The husband sunk into a chair by the bed-side, and clasped his hands upon his burning forehead.  He gazed from child to child, but when a weeping eye met his, he quailed beneath its look.  No word of comfort was whispered in his ear, no look of kindness lighted on his face.  All shrunk from and avoided him; and when at last he staggered from the room, no one sought to follow or console the widower.

The time had been when many a friend would have crowded round him in his affliction, and many a heartfelt condolence would have met him in his grief.  Where were they now?  One by one, friends, relations, the commonest acquaintance even, had fallen off from and deserted the drunkard.  His wife alone had clung to him in good and evil, in sickness and poverty, and how had he rewarded her?  He had reeled from the tavern to her bed-side in time to see her die.

He rushed from the house, and walked swiftly through the streets.  Remorse, fear, shame, all crowded on his mind.  Stupefied with drink, and bewildered with the scene he had just witnessed, he re-entered the tavern he had quitted shortly before.  Glass succeeded glass.  His blood mounted, and his brain whirled round.  Death!  Every one must die, and why not she?  She was too good for him; her relations had often told him so.  Curses on them!  Had they not deserted her, and left her to whine away the time at home?  Well—she was dead, and happy perhaps.  It was better as it was.  Another glass—one more!  Hurrah!  It was a merry life while it lasted; and he would make the most of it.

Time went on; the three children who were left to him, grew up, and were children no longer.  The father remained the same—poorer, shabbier, and more dissolute-looking, but the same confirmed and irreclaimable drunkard.  The boys had, long ago, run wild in the streets, and left him; the girl alone remained, but she worked hard, and words or blows could always procure him something for the tavern.  So he went on in the old course, and a merry life he led.

One night, as early as ten o’clock—for the girl had been sick for many days, and there was, consequently, little to spend at the public-house—he bent his steps homeward, bethinking himself that if he would have her able to earn money, it would be as well to apply to the parish surgeon, or, at all events, to take the trouble of inquiring what ailed her, which he had not yet thought it worth while to do.  It was a wet December night; the wind blew piercing cold, and the rain poured heavily down.  He begged a few halfpence from a passer-by, and having bought a small loaf (for it was his interest to keep the girl alive, if he could), he shuffled onwards as fast as the wind and rain would let him.

At the back of Fleet-street, and lying between it and the water-side, are several mean and narrow courts, which form a portion of Whitefriars: it was to one of these that he directed his steps.

The alley into which he turned, might, for filth and misery, have competed with the darkest corner of this ancient sanctuary in its dirtiest and most lawless time.  The houses, varying from two stories in height to four, were stained with every indescribable hue that long exposure to the weather, damp, and rottenness can impart to tenements composed originally of the roughest and coarsest materials.  The windows were patched with paper, and stuffed with the foulest rags; the doors were falling from their hinges; poles with lines on which to dry clothes, projected from every casement, and sounds of quarrelling or drunkenness issued from every room.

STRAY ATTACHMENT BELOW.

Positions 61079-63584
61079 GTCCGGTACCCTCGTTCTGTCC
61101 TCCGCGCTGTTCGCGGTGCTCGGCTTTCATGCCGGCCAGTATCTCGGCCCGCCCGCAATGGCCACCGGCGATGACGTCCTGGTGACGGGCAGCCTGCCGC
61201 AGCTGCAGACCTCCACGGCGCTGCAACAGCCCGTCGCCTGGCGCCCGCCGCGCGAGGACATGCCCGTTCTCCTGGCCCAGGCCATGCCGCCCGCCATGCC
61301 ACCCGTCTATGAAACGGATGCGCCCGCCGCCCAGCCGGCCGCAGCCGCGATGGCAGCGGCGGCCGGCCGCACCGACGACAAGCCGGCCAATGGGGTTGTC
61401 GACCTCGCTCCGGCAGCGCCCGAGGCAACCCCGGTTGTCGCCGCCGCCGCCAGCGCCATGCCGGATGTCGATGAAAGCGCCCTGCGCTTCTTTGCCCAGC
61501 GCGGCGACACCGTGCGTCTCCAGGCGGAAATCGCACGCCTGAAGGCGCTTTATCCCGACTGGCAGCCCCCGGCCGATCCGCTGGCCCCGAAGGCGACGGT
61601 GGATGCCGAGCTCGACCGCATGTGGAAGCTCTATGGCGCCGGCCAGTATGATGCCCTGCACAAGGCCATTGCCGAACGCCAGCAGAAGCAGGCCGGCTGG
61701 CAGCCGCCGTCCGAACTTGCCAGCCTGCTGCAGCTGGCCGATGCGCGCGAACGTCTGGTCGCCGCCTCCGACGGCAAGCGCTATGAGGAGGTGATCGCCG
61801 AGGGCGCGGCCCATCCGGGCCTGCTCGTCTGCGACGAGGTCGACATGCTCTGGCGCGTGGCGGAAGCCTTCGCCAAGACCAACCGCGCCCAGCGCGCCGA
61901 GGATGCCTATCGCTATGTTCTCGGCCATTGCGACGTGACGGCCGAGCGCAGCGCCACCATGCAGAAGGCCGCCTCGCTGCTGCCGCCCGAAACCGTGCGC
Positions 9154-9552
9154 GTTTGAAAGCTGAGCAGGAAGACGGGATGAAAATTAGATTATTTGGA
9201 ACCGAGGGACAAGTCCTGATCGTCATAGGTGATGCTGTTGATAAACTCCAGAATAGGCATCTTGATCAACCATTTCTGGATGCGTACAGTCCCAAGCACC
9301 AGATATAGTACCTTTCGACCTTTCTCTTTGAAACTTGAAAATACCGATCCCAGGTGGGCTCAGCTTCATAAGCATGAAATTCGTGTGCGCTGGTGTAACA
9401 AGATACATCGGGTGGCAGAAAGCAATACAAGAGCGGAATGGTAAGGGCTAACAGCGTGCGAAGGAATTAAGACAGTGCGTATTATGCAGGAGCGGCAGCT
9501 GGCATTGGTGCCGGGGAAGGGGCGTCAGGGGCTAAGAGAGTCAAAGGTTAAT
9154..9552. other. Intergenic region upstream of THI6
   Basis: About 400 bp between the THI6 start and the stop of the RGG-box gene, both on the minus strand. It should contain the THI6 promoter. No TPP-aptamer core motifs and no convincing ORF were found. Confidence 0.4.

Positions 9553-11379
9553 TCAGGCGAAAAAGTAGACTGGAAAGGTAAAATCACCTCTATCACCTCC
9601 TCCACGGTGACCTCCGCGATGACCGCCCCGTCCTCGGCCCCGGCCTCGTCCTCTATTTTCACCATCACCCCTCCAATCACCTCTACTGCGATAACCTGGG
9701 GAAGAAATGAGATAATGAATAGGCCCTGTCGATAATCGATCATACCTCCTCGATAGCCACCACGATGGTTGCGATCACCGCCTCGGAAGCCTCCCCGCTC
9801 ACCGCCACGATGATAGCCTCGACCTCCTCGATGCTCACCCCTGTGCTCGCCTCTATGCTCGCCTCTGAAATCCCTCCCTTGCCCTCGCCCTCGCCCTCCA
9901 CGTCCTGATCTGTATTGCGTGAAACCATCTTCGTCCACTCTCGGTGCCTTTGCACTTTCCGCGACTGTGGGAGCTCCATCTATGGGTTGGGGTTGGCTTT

The solitary oil lamp in the centre of the court had been blown out, either by the violence of the wind or the act of some inhabitant who had excellent reasons for objecting to his residence being rendered too conspicuous; and the only light which fell upon the broken and uneven pavement, was derived from the miserable candles that here and there twinkled in the rooms of such of the more fortunate residents as could afford to indulge in so expensive a luxury.  A gutter ran down the centre of the alley—all the sluggish odours of which had been called forth by the rain; and as the wind whistled through the old houses, the doors and shutters creaked upon their hinges, and the windows shook in their frames, with a violence which every moment seemed to threaten the destruction of the whole place.

The man whom we have followed into this den, walked on in the darkness, sometimes stumbling into the main gutter, and at others into some branch repositories of garbage which had been formed by the rain, until he reached the last house in the court.  The door, or rather what was left of it, stood ajar, for the convenience of the numerous lodgers; and he proceeded to grope his way up the old and broken stair, to the attic story.

He was within a step or two of his room door, when it opened, and a girl, whose miserable and emaciated appearance was only to be equalled by that of the candle which she shaded with her hand, peeped anxiously out.

‘Is that you, father?’ said the girl.

‘Who else should it be?’ replied the man gruffly.  ‘What are you trembling at?  It’s little enough that I’ve had to drink to-day, for there’s no drink without money, and no money without work.  What the devil’s the matter with the girl?’

‘I am not well, father—not at all well,’ said the girl, bursting into tears.

‘Ah!’ replied the man, in the tone of a person who is compelled to admit a very unpleasant fact